Another common mistake is failing to have serious conversations about how important playing sports in college is to you until it’s too late. This is a very personal decision, but we recommend that students have 3 reach schools on their college lists that satisfy their academic desires even if they are unable to play sports there.

Showcase and Event Identification

No matter how skilled you are at your sport, to get recruited, you will have to work hard to put yourself in front of college coaches. Getting seen is about when and where you play, and there’s some strategy involved in choosing which events you attend (especially when many of them occur simultaneously). Here are a few tips that can help you make some of these tough decisions and ensure the events/camps you attend are worth your time and money.

  • Always look at which coaches are planning to attend an event. The host is unimportant, but the list of coaches that will be present is.
  • Make sure you’re healthy and ready to perform. Sometimes time is better spent training/improving before trying to get exposure. If you’re unsure you should discuss whether you play or train with your coach to see where your game is currently at.
  • Communicate with as many coaches before registering for an event to let them know you’ll be there and to confirm that they will also be in attendance.
  • Don’t play out of your league. You don’t want to go to an event and stack up against peers who are much more advanced than you are.
  • Determine whether your peers are attending this event as a way to gauge whether it’s important in your area.
  • Stand out with your play as much as with your conduct, attitude, and maturity.

Initial Coach Contact

If you want to get recruited, you’re eventually going to have to speak with a number of college coaches. Once electronic communication is allowed for your class (for most D1 sports this is either June 15th after sophomore year or September 1st of junior year) coaches can begin contacting you about recruiting specific topics. We recommend sending at least one email to each coach on your list in the months leading up to this day in order to increase the chances of being contacted. Coaches will not be able to respond until September 1st, but trust that this is a hugely important part of the process.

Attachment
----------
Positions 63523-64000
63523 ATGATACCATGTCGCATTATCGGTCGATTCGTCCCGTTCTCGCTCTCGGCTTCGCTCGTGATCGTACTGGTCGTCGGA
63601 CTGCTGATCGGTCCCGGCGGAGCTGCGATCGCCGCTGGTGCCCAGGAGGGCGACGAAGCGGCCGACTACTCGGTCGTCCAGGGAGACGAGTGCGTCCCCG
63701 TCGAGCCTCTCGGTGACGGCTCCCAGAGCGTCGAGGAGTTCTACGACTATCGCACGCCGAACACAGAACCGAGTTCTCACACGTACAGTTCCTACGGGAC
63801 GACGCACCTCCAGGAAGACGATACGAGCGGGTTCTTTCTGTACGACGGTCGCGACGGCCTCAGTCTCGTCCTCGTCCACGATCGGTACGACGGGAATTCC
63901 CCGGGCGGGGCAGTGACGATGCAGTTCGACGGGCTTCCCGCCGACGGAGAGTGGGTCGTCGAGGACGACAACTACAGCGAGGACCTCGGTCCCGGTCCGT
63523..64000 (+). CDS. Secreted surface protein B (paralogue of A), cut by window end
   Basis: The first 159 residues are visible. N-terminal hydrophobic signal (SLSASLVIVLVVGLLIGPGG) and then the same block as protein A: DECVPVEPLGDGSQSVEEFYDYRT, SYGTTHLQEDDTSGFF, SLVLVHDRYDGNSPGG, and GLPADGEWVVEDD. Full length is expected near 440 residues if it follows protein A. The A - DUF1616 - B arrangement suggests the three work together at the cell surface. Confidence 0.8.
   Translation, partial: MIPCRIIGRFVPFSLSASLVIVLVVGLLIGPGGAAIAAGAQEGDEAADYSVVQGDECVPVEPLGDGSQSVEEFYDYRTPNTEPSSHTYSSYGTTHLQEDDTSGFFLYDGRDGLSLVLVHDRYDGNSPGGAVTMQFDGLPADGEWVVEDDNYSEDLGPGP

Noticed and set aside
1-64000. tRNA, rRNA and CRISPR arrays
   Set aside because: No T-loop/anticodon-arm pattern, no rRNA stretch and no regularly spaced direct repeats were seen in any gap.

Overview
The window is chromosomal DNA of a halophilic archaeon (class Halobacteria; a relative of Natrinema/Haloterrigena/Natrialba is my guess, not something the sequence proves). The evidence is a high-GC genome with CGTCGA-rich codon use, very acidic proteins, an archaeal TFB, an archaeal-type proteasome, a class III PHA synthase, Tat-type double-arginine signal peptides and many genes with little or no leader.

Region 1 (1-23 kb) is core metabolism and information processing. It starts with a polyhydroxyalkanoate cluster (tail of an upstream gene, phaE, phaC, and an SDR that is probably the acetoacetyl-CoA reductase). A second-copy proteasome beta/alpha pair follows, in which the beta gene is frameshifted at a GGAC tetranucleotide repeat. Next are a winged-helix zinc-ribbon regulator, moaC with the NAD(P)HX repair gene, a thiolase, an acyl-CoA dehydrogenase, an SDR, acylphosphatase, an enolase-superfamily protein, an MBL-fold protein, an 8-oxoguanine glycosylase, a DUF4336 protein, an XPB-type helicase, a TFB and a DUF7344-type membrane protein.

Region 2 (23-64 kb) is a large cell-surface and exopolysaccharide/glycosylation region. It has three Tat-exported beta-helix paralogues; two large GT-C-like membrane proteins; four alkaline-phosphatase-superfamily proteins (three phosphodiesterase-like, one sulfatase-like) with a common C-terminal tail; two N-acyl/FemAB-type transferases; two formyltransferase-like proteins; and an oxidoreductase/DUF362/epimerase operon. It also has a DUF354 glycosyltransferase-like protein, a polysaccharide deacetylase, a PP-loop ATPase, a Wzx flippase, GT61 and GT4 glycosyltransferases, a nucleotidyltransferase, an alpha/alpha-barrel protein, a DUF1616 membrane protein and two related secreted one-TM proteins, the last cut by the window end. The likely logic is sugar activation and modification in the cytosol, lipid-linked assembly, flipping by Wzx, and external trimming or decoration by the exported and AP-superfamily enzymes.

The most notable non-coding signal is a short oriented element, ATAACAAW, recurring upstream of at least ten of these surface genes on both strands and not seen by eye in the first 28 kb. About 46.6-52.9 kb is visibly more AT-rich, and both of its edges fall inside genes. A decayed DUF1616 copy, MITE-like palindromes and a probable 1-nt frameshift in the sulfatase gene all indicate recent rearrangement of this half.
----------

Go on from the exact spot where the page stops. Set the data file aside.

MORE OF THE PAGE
• Your email should include the following information:
  • Introduction with general academic bio & test scores / relevant sports information
  • Passage expressing interest in the school and evidence you’ve done a bit of research on the university and athletics program
  • Attach Sports Resume
  • Link to highlight video
  • Call to action such as, “I look forward to speaking with you when time allows ”

Remember to keep your email fairly short and concise. Coaches are busy people and appreciate it when athletes respect their time.


Test scores have been under the microscope over the past few years. You may be wondering how the College Board’s decision to cancel all future SAT II Subject Tests and some schools’ adoption of test optional policies, affects you. The traditional SAT/ACT will be the primary test students and recruits alike need to focus on. While we don’t recommend taking these exams until you have studied, taken practice exams, and are ready to perform, it is important that student-athletes take exams early so that they have them readily available when coach communication begins This typically means sometime during the second half of sophomore year. Your goal should be to get within striking distance of the typical test score at the schools you are targeting. If you can get that score or it can be reasonably projected that you will on your next attempt, coaches will be much more likely to move along with the recruitment process. If they are very confident you are an academic match for their university, they can move forward with confidence knowing that, if they feel you have what it takes to contribute to their team, you will be accepted into the university academically. The fewer variables a coach has to worry about with a student-athlete, the easier the athlete is to recruit!